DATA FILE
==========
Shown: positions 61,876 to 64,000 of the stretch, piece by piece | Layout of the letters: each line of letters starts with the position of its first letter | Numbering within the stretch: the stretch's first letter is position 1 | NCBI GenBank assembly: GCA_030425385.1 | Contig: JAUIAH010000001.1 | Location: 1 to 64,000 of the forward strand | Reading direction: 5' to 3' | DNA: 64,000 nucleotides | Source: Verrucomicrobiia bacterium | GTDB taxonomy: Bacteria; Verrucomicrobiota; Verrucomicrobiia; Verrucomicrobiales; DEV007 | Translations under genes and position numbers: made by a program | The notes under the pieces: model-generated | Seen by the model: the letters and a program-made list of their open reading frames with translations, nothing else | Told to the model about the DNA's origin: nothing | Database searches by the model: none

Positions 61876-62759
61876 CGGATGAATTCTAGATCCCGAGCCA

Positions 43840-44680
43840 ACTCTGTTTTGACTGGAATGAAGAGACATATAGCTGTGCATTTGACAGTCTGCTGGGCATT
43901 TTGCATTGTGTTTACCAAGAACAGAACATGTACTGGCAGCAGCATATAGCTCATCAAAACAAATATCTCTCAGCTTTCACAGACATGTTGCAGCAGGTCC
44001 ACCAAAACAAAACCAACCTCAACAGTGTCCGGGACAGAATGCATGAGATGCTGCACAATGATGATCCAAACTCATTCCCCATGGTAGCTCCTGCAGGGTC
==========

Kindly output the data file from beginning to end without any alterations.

Shown: positions 61,876 to 64,000 of the stretch, piece by piece | Layout of the letters: each line of letters starts with the position of its first letter | Numbering within the stretch: the stretch's first letter is position 1 | NCBI GenBank assembly: GCA_030425385.1 | Contig: JAUIAH010000001.1 | Location: 1 to 64,000 of the forward strand | Reading direction: 5' to 3' | DNA: 64,000 nucleotides | Source: Verrucomicrobiia bacterium | GTDB taxonomy: Bacteria; Verrucomicrobiota; Verrucomicrobiia; Verrucomicrobiales; DEV007 | Translations under genes and position numbers: made by a program | The notes under the pieces: model-generated | Seen by the model: the letters and a program-made list of their open reading frames with translations, nothing else | Told to the model about the DNA's origin: nothing | Database searches by the model: none

Positions 61876-62759
61876 CGGATGAATTCTAGATCCCGAGCCA

Positions 43840-44680
43840 ACTCTGTTTTGACTGGAATGAAGAGACATATAGCTGTGCATTTGACAGTCTGCTGGGCATT
43901 TTGCATTGTGTTTACCAAGAACAGAACATGTACTGGCAGCAGCATATAGCTCATCAAAACAAATATCTCTCAGCTTTCACAGACATGTTGCAGCAGGTCC
44001 ACCAAAACAAAACCAACCTCAACAGTGTCCGGGACAGAATGCATGAGATGCTGCACAATGATGATCCAAACTCATTCCCCATGGTAGCTCCTGCAGGGTC